The operad of wiring diagrams. Here I discuss a symmetric colored operad S of wiring diagrams, which can be used as a graphical language for database queries. I also show that the same formalism fits the classical theory of digital circuits, as well as the notion of plug-and-play and recursion. Also available on the arXiv.

The operad of temporal wiring diagrams. Joint with Dylan Rupel. We discuss an operad of wiring diagrams, whose purpose is to formalize the hierarchical nature of processes. We prove that there is an algebra of stream processors. This may have applications to computer hardware design and neuroscience. Also available on the arXiv.

Algebras of open dynamical systems on the operad of wiring diagrams. Joint with Dmitry Vagner and Eugene Lerman. We show that open multivariable dynamical systems form an algebra on an operad of wiring diagrams. Also available on the arXiv.

Nesting of dynamic systems and mode-dependent networks. I show that you can build networks of dynamic systems, in which the dynamics can change the network architecture in real time. Also available on the arXiv.

Ologs: a category-theoretic foundation for knowledge representation. Joint with Robert E. Kent. In this paper we present an application of basic category theory to the field of knowledge representation. Ontology is the study of what something is, the intrinsic nature of a subject. Ologs, or ontology logs, are a framework for recording the results of such a study by breaking it down into types (objects), aspects (arrows), and facts (commutative diagrams). Functors between ologs can create translating dictionaries between various perspectives on a subject, and set-valued functors amount to instance data or "real world examples" for the system of concepts an olog. This work was published in the open-access journal PLoS ONE in January 2012. It is also available on the arXiv. An older version, with a simplified section on communication, may also be useful.

Category-theoretic analysis of hierarchical protein materials and social networks. Joint with Tristan Giesa, Elizabeth Wood, and Markus Buehler, published (2011) in PLoS ONE. In this paper we use an olog to rigorously compare and contrast the structure of two proteins and their resulting behaviors under strain. We then compare this whole setup with that of a social network, contrived to have the same olog-theoretic description. The examples reviewed here demonstrate that the intrinsic nature of these complex systems, which in particular includes a precise relationship between their structure and their function, can be effectively represented by an olog. This, in turn, allows for comparative studies between disparate materials or fields of application, and result in novel approaches to derive functionality in hierarchical systems. We discuss opportunities and challenges associated with the description of complex biological materials by using ologs as a powerful tool for analysis and design in the context of materiomics, and we present the potential impact of this approach for engineering, life sciences, and medicine. On the arXiv.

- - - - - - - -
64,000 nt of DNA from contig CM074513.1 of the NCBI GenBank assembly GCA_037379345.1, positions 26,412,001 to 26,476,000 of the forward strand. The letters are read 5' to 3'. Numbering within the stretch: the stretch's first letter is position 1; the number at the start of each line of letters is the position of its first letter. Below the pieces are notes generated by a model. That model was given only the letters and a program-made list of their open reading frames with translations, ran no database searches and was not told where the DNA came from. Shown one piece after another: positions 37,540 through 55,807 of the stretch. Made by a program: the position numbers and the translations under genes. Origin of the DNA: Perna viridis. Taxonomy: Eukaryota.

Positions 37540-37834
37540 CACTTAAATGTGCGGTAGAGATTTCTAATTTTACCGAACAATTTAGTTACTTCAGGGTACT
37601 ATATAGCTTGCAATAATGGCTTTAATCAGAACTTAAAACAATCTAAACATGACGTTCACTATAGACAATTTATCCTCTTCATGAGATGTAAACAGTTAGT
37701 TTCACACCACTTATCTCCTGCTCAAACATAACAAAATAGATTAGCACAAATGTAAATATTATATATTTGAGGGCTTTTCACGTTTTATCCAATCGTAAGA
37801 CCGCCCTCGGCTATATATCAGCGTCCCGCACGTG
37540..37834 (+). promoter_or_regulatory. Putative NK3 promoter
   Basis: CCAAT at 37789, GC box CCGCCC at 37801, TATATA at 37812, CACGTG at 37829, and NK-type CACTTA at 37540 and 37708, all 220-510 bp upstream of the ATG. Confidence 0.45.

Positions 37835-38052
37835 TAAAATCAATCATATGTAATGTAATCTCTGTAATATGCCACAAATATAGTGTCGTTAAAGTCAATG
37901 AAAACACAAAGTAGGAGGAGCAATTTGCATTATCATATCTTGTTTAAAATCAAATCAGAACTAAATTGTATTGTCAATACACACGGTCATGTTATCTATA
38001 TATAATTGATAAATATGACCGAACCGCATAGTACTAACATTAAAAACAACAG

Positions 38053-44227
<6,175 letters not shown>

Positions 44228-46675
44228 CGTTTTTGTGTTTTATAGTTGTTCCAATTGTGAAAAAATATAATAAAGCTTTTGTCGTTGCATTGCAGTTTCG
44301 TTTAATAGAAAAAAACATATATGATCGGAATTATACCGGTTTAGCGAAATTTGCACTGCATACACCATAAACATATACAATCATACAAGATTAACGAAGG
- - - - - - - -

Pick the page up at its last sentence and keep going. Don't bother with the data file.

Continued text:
Reoccurring patterns in hierarchical protein materials and music: The power of analogies. (Joint with Tristan Giesa and Markus Buehler.) In this paper, we use ologs to display an analogy between hierarchical protein materials and music. Published (2011) in BioNanoScience.

Category theory based solution for the building block replacement problem in materials design. (Joint with Tristan Giesa and Markus Buehler.) In this paper we show that ologs provide a foundation from which large scale collaborative efforts in materials science can solve the building block replacement problem. Published (2012) in Advanced Engineering Materials.

Materials by design: merging proteins and music. (Joint with Joyce Wong, John McDonald, Micki Taylor-Pinney, David L. Kaplan, and Markus J. Buehler.) In this paper we discuss a way to translate musical insight into engineering insight for building materials. Published (2012) in Nano Today.

Experience Implementing a Performant Category-Theory Library in Coq. (Joint with Jason Gross and Adam Chlipala.) In this paper we discuss some difficulties and interesting approaches to implementing basic categorical constructions (e.g. Kan extensions) in the proof assistant Coq. On the arXiv.

Matriarch: A python library for materials architecture" Joint with Ravi Jagadessan, Tristan Giesa, and Markus Buehler. Published in ACS Biomaterials. The Matriarch software, as well as a user's guide, is available for free online at the Matriarch website.

Notes, talks, and student involvement.

Notes. Unfinished work I've begun. Some appears elsewhere, some is abandoned, some I hope to reinvigorate in the future.

Talks and posters. Some outlines of chalk-talks and slides of beamer-talks I have given on this subject.

Informatics seminar. This is the course webpage for my Informatics seminar, given at the University of Oregon in Winter 2010.

Agent-based complex systems. Here are a scheule and slides from a conference relating to these ideas at IPAM in October 2009.

UROP in Categorical Information Theory. A chance for students to become involved in research.